Just in time for Christmas


in Science


Some recent comments reminded me of one of my greatest inventions ever, and an excellent Christmas gift: the ever-popular Wombat Kits. They contain everything required to make a wombat: primarily sedges, grasses, and roots. The logic behind them runs as follows:

  1. Pregnant wombats eat grass.
  2. Pregnant wombats make baby wombats.
  3. Therefore, baby wombats can be made from grass.
  4. Baby wombats eat grass.
  5. Baby wombats become adult wombats.
  6. Therefore, baby wombats can be made into adult wombats, using grass.
  7. Ergo, adult wombats can be made from grass. Q.E.D.

The logic is unassailable, and the kits also contain detailed anatomical diagrams of wombats: for ease of assembly. Once you’ve made a male and a female, you can make additional wombats from additional grass with considerably increased efficiency.

For those who have grown tired of the lesser challenges of building model ships or stable two-state solutions in the Middle East, wombat kits promise hours of enjoyment.

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{ 15 comments… read them below or add one }

B November 22, 2005 at 5:15 pm

1. Delicious cake can be made from flour, sugar, cocoa, butter, etc.
2. Cakes I make from flour, sugar, cocoa, butter, etc. are not delicious.
3. I cannot make delicious cake from flour, sugar, cocoa, butter, etc.

Apply the above to the wombat kit concept.

Milan November 22, 2005 at 5:16 pm

It’s like building a ship in a bottle; it isn’t easy.

If you don’t have the skills, you may very well end up with one bad wombat.

Anonymous November 22, 2005 at 5:26 pm

I am going to make a Southern Hairy-nosed Wombat. Wicked!

Anonymous November 22, 2005 at 5:30 pm

In case you didn’t already know, there is a wombat themed web comic.

Milan November 22, 2005 at 5:39 pm

This comic is awesome. Thanks!

Milan November 22, 2005 at 5:50 pm

I just wish Kerrie Thornhill hadn’t vanished from the internet. She is the Queen of Web Comics.

Anonymous November 22, 2005 at 6:40 pm

I wish I could post the picture of Milan’s first wombat attempt (lost the picture). It was named the Ugly Wombat. Unfortunate creature.


MPI November 22, 2005 at 6:56 pm


Is this the one you had in mind? My efforts have improved considerably since.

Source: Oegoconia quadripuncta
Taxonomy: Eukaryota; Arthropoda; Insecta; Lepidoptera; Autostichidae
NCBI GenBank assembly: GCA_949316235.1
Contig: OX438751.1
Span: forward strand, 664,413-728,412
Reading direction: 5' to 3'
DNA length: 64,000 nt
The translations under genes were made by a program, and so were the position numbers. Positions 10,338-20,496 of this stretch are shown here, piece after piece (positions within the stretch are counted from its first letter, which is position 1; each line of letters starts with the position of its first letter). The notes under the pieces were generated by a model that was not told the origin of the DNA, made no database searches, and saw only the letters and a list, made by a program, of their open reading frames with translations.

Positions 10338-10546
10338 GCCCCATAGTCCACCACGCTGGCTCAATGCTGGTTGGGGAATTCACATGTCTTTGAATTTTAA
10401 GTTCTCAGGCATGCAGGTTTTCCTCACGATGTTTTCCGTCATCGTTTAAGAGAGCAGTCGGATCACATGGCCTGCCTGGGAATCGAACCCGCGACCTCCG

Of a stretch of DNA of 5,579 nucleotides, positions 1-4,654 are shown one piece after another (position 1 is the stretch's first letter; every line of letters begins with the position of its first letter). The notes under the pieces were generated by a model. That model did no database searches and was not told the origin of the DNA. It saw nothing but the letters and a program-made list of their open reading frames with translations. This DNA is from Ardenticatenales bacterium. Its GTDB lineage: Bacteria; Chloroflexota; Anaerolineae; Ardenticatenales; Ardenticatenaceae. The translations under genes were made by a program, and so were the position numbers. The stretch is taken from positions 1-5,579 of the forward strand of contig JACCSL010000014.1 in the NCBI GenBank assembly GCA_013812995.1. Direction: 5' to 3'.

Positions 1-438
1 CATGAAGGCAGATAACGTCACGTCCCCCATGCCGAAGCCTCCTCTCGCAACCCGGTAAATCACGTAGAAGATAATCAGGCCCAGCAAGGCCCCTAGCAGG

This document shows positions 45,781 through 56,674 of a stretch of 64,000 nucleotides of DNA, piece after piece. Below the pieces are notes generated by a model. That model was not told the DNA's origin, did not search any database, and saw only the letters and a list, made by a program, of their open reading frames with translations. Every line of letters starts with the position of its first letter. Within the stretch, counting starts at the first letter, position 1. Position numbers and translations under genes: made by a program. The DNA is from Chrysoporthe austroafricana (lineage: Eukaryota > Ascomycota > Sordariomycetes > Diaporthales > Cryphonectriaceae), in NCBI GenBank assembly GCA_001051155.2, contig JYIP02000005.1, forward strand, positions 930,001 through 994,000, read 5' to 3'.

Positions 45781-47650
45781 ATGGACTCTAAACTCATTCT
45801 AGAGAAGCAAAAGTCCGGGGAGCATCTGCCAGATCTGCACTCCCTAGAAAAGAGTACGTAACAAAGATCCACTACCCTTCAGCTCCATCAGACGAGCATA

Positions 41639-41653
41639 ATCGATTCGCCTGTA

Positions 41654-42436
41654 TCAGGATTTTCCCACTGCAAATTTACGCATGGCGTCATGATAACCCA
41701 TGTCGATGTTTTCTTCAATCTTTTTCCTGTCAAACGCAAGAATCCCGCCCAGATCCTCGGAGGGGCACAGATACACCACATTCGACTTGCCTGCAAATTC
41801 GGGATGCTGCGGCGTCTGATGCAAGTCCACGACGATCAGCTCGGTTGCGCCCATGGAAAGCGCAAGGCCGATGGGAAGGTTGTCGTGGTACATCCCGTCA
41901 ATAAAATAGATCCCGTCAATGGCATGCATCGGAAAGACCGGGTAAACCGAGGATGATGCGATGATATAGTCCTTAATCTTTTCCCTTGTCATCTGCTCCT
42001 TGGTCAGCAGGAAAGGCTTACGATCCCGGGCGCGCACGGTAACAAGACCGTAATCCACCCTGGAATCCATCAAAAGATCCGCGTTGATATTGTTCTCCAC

Anonymous November 22, 2005 at 10:03 pm

The very one. You have produced many cuter and cuddlier wombats since.


Anonymous November 23, 2005 at 1:26 am

Poor fellow.

Milan December 7, 2005 at 2:00 am

[Editorial note: Internal links shifted to new domain, 6 DEC 2005.]

Milan March 17, 2006 at 10:18 am

Wombats usually give birth to a single young, but twins do occur.

The gestation period for a wombat is 20 to 22 days. At birth, the baby wombat, called a joey, is extremely small and undeveloped. It will weigh approximately 2 grams, less than one-tenth of an ounce, and be about the size of a jelly bean, 2 cm (0.75 inches) long. The joey is hairless with very thin skin and is unable to keep itself warm. They’re blind and their ears do not function, but they have a large mouth and tongue, and a well-developed sense of smell.

As soon as it is born, the baby wombat will crawl into its mother’s pouch and attach itself to one of the mother’s teats. The teat will swell up in the joey’s mouth which keeps the joey attached to the teat and helps to prevent the joey from falling out of the backwards-opening pouch.

The wombat will remain in the pouch nursing and developing for 4 to 10 months, usually averaging about 8 months. At first the young wombat will leave the pouch for only short periods. When disturbed or frightened, it will return to the mother’s pouch for safety. After one to three months, the wombat will no longer use the pouch but may still hide under or behind its mother for protection.


Jessica May 24, 2006 at 11:12 pm

Right now the Digger archives are free as Ursula was nominated for an Eisner award? I’m not sure for how long they will remain free, but it likely won’t be much longer, as the awards are handed out in mid-July.

Get ’em while they’re hot!

WombatFan May 22, 2007 at 1:01 pm

Likely to go extinct within 10 years, according to Scientific American:

Northern Hairy-Nosed Wombat Lasiorhinus krefftii Wombats are Australian marsupials with burly builds, stocky legs and powerful claws for burrowing underground tunnels. The northern hairy-nosed variety is the largest wombat, growing as long as one meter and as heavy as 40 kilograms. It also has exceptionally soft fur and a clumsy, waddling gait (yet can run as fast as 40 kilometers per hour). A mere 100 individuals survive in a small, protected area in Queensland.

. June 27, 2008 at 10:01 am

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